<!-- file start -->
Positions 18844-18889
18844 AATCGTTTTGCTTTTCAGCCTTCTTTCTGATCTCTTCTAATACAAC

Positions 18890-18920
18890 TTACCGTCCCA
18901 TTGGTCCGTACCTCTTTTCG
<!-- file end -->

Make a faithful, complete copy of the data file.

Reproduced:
Positions 18844-18889
18844 AATCGTTTTGCTTTTCAGCCTTCTTTCTGATCTCTTCTAATACAAC

Positions 18890-18920
18890 TTACCGTCCCA
18901 TTGGTCCGTACCTCTTTTCG